Frequently Asked Questions
- Can I drop off my information and come back later to sign?
- Yes. We can receive your documents and set up an appointment for a later time for you to review and sign the tax return before you receive your copies. We will call you if we need additional information before then.
- Can I send my information by email or on storage media like a flash drive?
- Yes, although we recommend not to use email to send sensitive information.
- How long will it take for my refund to come in?
- Under ideal circumstances, Federal will usually issue a refund 28-28 days after your return is accepted, and Alabama will in 6-12 weeks.
- How do I get my income tax refund if I don't have a bank account?
- The default method is to receive a check by mail. We partner with the company EPS Financial that lets us print checks in our office that you may take to Walmart or another check cashing place. Optionally, if you have a prepaid debit card that will accept income tax refunds, you can contact them for the routing and account number associated with your prepaid card and have your refund direct deposited onto it.
- If I made $ and I have people living with me, how much am I getting back?
- A tax return is more complicated than household size and gross income. We will also need to see your income, expenses, any relevant financial documents such as interest and mortgage statements, and withheld taxes before we can know how much you will receive and/or owe. For returns filed for 2015 through 2018, we will also need to know who on your tax return did and did not have health insurance, for how long, and any income they have even if they are your dependent. You can use the online calculator at 1040.com for a ballpark figure.
- When is my boss going to send my W2 or 1099-MISC to me? When is my college going to send my 1098-T to me? When is my bank or broker going to send my 1099-DIV dividend and interest statement or my 1098 mortgage statement?
- W2s, 1099s, and 1098s are required by law to be sent out by January 31st. Depending on your postal service, it could be mid-February before you receive your documents. You will likely not receive a 1099-DIV on your stock or interest if you have received less than $10.
- What kind of records do I need to keep?
- Income and Investments:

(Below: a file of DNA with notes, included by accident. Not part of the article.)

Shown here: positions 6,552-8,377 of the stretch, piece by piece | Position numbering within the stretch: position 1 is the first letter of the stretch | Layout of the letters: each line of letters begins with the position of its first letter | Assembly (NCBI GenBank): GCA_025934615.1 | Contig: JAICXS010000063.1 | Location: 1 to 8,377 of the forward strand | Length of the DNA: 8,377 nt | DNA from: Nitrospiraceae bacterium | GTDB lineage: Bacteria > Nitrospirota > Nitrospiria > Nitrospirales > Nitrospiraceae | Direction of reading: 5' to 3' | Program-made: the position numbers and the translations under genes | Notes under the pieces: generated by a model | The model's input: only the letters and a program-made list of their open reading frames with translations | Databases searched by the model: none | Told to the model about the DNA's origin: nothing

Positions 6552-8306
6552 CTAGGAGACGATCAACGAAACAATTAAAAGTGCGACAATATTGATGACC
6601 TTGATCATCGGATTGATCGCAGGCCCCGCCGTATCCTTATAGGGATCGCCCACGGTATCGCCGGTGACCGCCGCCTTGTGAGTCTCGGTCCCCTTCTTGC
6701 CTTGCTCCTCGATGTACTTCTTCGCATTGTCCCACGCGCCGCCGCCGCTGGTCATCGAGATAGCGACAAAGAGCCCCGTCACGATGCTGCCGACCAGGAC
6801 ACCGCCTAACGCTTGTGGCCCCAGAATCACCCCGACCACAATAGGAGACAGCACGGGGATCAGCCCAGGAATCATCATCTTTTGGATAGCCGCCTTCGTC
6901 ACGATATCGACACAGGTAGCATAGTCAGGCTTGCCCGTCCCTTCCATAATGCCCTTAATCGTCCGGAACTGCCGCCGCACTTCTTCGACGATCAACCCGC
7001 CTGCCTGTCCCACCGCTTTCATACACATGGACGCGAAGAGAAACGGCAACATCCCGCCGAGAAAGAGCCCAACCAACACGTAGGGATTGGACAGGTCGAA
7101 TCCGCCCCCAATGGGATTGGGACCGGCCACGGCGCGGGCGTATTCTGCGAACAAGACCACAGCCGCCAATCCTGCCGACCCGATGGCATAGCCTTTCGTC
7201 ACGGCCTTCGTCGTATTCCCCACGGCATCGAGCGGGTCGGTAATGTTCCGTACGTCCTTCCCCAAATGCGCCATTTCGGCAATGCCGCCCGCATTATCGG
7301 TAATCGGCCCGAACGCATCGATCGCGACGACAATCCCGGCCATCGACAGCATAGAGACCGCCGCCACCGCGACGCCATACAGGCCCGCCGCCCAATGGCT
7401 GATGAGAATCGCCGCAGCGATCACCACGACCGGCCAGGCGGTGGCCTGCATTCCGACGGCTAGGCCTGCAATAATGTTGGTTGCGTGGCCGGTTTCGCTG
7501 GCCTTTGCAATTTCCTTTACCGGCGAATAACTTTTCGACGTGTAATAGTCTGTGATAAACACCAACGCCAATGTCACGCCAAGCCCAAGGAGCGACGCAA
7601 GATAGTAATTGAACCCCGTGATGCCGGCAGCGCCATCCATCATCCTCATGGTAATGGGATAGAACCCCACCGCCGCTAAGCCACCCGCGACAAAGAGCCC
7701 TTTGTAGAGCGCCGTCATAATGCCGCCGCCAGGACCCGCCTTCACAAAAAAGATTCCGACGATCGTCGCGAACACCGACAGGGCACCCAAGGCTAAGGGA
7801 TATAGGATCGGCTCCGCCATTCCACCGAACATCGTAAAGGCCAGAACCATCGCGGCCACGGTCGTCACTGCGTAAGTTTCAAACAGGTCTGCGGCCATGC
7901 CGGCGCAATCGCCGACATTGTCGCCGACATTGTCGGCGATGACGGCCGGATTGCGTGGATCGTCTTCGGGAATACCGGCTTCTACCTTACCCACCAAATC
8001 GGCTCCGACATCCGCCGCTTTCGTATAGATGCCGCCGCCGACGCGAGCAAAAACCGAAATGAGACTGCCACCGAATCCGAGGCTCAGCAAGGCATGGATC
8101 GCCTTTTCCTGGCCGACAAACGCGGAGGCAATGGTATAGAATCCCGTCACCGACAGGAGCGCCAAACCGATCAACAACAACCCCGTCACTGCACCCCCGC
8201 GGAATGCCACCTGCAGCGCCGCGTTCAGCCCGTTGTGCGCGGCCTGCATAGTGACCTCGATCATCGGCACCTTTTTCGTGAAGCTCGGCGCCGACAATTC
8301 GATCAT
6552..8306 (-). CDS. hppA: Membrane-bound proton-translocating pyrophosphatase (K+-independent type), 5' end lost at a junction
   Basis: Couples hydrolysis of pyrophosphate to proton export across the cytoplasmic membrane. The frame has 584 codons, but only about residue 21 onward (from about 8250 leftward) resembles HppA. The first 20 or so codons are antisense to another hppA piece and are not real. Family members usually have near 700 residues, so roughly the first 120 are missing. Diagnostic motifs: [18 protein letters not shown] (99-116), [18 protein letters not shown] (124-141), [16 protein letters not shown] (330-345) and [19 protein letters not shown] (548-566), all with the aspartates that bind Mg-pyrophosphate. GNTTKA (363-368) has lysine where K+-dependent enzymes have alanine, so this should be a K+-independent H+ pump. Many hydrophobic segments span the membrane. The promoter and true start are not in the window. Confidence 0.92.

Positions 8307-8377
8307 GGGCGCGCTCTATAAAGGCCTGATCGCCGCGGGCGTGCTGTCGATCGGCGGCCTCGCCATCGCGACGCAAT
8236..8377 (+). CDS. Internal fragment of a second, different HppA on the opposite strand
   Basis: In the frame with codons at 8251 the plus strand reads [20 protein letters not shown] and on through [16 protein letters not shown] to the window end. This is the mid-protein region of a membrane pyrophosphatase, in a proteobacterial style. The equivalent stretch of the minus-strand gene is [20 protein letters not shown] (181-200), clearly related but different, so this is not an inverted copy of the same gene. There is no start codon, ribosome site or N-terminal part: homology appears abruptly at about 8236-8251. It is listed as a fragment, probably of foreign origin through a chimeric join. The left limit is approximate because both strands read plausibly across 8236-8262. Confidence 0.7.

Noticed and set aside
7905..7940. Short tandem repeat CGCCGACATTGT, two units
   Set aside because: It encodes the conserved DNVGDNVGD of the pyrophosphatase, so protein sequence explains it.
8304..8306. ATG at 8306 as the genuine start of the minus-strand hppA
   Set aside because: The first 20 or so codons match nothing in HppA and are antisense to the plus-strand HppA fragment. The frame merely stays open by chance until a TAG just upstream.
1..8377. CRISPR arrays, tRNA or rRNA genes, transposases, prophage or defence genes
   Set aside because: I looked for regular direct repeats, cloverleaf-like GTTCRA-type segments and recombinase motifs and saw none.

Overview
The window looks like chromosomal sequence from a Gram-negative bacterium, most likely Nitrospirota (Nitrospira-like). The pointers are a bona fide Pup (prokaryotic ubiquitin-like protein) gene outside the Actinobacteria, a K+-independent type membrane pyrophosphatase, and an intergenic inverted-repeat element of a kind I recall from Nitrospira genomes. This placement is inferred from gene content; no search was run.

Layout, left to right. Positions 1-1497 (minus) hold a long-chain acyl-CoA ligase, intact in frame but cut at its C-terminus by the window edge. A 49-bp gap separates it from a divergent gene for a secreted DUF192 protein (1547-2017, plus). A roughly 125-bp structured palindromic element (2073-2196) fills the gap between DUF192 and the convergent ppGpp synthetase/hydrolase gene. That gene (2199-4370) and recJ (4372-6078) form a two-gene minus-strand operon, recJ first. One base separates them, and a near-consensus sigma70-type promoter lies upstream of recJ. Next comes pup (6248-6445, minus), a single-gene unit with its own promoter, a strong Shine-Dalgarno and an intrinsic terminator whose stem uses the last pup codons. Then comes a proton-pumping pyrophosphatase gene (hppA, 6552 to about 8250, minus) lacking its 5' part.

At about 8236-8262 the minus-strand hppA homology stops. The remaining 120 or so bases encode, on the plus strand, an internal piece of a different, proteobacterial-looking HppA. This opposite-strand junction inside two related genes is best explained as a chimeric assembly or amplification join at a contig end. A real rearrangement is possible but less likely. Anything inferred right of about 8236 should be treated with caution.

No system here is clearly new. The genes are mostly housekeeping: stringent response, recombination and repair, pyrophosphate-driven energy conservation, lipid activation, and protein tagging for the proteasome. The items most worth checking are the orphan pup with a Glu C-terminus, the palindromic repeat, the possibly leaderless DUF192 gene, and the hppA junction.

- Form(s) W-2, Form(s) 1099, Form(s) 2439, Form(s) K-1, bank statements, brokerage statements, mutual funds statements, etc.
- If you accept payments as part of a hobby or business, it would be wise to keep a ledger detailing the amounts you are paid, the method of payment (cash, check, debit, electronic), and the date you are paid.
- Invoices, receipts, cancelled checks, proof of payment, charity statements and contribution statements, education expenses, alimony, child support, medical expenses, business and work-related expenses, etc.
- Any documents involving the purchase, sale, improvements, or repair of houses, vehicles, land, and other property.
- If you are using part of your home for business, or you have a separate building for business use, you need to keep track of utility bills, property taxes, and other such expenses associated with that property, including damage reports such as from fire, flood, or vandalism.
- Stolen property will need to have a record of what was stolen, when you noticed it was stolen, and a statement proving you are the owner such as a reciept.
- How long should I keep a copy of my tax return?
- We recommend to keep a copy of your tax return for a minimum of five years. Optimally, you should keep them indefinitely. Below is a table of the period of limitations for a tax return to be amended or audited:
If you... The period is... Do not report income that is more than 25% of the gross income shown on your tax return. 6 years. File a fraudulent return. No limit. Do not file a return. No limit. Owe additional tax and the above situations do not apply to you. 3 years. Amend a return to claim a credit or refund. 2-3 years after the taxes were paid. File a claim for a loss from worthless securities. 7 years.
For tax returns involving property — rental property, depreciation, etc. — keep your records until they are no longer needed to compute gains or losses on the property or its replacements.
As for non-tax purposes, check with your insurance company or creditors. They sometimes require much older records than the IRS would.